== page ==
Originally published by Payscale.
Lack of trust in an organization can be a big reason why employees mentally check out. How to do deal with that? Here are five tips on how business leaders can foster an environment of honesty and trust that results in a more productive workforce.
Take the pulse of your employees
To figure out where you need to improve, you’ll want to get a handle on the current state of employee sentiment. Start with employee engagement surveys – you can send them out on a weekly, monthly, or quarterly basis. There are many easy-to-use tools in the market to help you administer the survey, collect real-time feedback, and visualize the data, such as OfficeVibe.
The key is to keep the questions focused on the areas you want to gauge the most. You’ll then need to take real actions based on what you learn and keep track of progress over time.
Practice open and honest two-way communication
People need to feel like they know their objectives and understand the WHY in order to do their best work. When people are confused about the goals (or when roles aren’t well defined), they lose momentum. When people don’t feel it’s safe to voice their opinions within their organization, they keep quiet but mentally check out.
As a leader, strive to be as transparent and open as you can and solicit feedback from all corners of the organization when you make key decisions. Trust that employees will be committed to your organization as long as they understand your mission, values, goals, and challenges and can raise their concerns without fear of repercussion.
There are lots of ways you can facilitate this. Having weekly one-on-one check-ins with employees, soliciting ideas from employees before making decisions, and having regular monthly town hall meetings where C-level execs answer questions openly are a few ways to get started.
Invest in personal growth
Make sure your employees know that you’re investing in their personal growth. Below are some ways by which people evaluate their own growth:
- Autonomy: People want to feel like they have the space to do their work. When employees are encouraged to explore, learn, and come up with their own solutions, they gain new confidence and become willing to put in the extra effort to get the job done.
- Accountability: People are motivated by scores and they like to know where they stand. You can design a scoring system that motivates desired behaviors. Setting clear and realistic goals for your employees and incentivizing them to achieve those goals can amplify engagement. On the flip side, if employees feel that your goals are irrelevant, unrealistic, or arbitrary, they become demotivated.
- Momentum / mastery: People want to feel like they are continuously making progress and gaining new skills. There are milestones throughout the employee life-cycle where employees can gain or lose momentum. For example, onboarding is a critical time for building momentum. To ensure a seamless first day experience, you might treat your new hires to a free lunch with their new team.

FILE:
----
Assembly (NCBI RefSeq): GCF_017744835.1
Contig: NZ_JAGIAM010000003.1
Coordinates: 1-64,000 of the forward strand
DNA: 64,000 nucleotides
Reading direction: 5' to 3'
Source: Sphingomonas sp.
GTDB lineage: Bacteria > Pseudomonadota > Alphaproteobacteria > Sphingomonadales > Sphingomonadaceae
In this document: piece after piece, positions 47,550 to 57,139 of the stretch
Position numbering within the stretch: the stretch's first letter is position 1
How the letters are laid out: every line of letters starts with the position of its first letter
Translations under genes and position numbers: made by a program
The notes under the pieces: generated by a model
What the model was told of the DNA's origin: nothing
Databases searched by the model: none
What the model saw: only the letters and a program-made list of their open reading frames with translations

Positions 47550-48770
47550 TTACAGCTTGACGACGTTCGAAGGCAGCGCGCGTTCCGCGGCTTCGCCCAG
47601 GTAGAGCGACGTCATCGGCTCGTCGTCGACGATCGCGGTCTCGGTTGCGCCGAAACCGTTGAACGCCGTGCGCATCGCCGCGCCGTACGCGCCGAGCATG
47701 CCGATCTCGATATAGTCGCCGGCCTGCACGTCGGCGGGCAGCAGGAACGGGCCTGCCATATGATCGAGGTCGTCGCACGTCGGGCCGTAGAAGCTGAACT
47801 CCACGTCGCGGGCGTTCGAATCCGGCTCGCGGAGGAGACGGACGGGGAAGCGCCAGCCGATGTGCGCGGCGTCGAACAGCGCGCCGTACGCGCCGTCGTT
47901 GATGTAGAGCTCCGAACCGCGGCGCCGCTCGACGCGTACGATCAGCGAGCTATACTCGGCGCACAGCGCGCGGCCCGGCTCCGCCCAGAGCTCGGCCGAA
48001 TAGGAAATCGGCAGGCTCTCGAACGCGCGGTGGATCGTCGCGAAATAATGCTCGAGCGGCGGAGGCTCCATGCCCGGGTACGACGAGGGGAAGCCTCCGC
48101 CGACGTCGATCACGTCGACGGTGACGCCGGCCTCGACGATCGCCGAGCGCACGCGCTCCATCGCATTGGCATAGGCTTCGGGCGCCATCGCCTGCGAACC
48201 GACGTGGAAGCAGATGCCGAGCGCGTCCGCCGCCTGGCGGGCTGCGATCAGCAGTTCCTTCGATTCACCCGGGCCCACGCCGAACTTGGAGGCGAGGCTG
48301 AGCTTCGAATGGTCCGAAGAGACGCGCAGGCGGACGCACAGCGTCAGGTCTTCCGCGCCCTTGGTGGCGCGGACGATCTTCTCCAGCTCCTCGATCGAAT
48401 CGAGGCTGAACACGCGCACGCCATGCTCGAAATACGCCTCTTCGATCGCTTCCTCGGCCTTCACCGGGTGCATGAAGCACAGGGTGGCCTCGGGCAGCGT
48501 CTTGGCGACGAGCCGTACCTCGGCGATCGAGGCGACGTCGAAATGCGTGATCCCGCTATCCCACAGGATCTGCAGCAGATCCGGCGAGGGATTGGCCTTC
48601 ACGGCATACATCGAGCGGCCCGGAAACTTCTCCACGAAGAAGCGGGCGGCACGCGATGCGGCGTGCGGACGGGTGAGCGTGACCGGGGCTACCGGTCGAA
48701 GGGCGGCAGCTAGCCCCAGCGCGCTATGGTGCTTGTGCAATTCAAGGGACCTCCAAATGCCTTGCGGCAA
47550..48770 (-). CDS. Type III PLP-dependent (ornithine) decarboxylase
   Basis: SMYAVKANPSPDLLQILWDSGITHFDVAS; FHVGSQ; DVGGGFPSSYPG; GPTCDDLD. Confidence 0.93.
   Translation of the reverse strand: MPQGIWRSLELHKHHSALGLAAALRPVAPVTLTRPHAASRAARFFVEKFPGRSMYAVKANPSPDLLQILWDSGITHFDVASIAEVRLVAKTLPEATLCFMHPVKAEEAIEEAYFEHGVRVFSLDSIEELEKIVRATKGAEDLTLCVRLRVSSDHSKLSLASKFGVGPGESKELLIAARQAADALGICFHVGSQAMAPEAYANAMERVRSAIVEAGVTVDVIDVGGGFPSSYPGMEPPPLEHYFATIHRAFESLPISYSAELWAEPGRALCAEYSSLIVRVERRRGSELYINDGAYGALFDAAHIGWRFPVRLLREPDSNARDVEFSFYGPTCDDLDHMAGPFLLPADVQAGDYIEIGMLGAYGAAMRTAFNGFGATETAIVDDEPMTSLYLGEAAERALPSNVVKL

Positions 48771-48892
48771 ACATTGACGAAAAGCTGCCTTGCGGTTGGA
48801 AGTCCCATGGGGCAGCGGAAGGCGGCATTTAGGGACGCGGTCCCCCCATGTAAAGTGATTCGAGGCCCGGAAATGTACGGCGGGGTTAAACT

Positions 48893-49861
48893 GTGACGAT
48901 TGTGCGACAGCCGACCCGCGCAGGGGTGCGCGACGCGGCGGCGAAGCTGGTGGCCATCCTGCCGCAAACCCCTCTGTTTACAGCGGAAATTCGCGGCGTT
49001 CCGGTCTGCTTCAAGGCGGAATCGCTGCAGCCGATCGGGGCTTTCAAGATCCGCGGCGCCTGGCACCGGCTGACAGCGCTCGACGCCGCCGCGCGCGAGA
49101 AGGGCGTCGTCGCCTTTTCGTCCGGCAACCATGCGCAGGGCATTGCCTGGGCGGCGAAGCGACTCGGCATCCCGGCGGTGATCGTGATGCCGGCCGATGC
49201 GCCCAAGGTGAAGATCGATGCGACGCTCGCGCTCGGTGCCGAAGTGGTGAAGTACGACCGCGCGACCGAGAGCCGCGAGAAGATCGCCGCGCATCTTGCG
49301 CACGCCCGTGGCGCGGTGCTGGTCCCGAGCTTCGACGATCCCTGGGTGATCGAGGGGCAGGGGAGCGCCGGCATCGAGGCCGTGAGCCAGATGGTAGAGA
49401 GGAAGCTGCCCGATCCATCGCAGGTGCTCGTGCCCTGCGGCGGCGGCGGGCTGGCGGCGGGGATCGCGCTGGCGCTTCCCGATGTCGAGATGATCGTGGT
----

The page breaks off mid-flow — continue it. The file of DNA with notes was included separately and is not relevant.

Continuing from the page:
Remember that personal growth is, well, personal. Some people will care a lot about some elements (i.e., autonomy), and less about others (i.e., renewal). For others, it’ll be the reverse. There’s a unique formula to each person. As a leader, it’s your job to get to know each individual and what makes them tick.
Think about how you can keep employees engaged through changing work situations, whether it’s how they transition from a long-term project or mapping out an employee’s career path in the organization as roles and needs change. Giving employees timely, specific responses to their feedback in both words and actions will help them feel that they’re making steady progress.
Build a culture of appreciation
For your employees to feel valued at work, they need to hear “thank you” for a job well done. Many times, managers and leaders confuse recognition with rewards or incentives. They say “I don’t have the budget to reward everybody for doing their jobs.” Recognition is not about rewards; it’s about acknowledgement of great performance. Recognition can and should happen in many directions, from peer to peer, from manager to peer and from peer to manager.
To build a real culture of appreciation, you’ll have to:
- Recognize hard work frequently
- Be specific when praising someone
- Encourage participation from all corners
- Give and seek continuous feedback
- Use technology to spread the word
- Communicate as much as possible
Act and make decisions with your core values in mind
To build trust, employees need to feel that the stated values of the company inform how decisions are made and how people behave. When values and behaviors don’t match, cynicism and resentment creep in, and that’s hard to recover from. The key here is to clearly define these values and ensure that all employees are aware of them. You’ll then want to make sure that you yourself are following them. After all, if you can talk the talk, you better be able to walk the walk.
Want more creative ideas on how to improve employee engagement? Download Payscale’s eBook, Getting Real About Employee Engagement.
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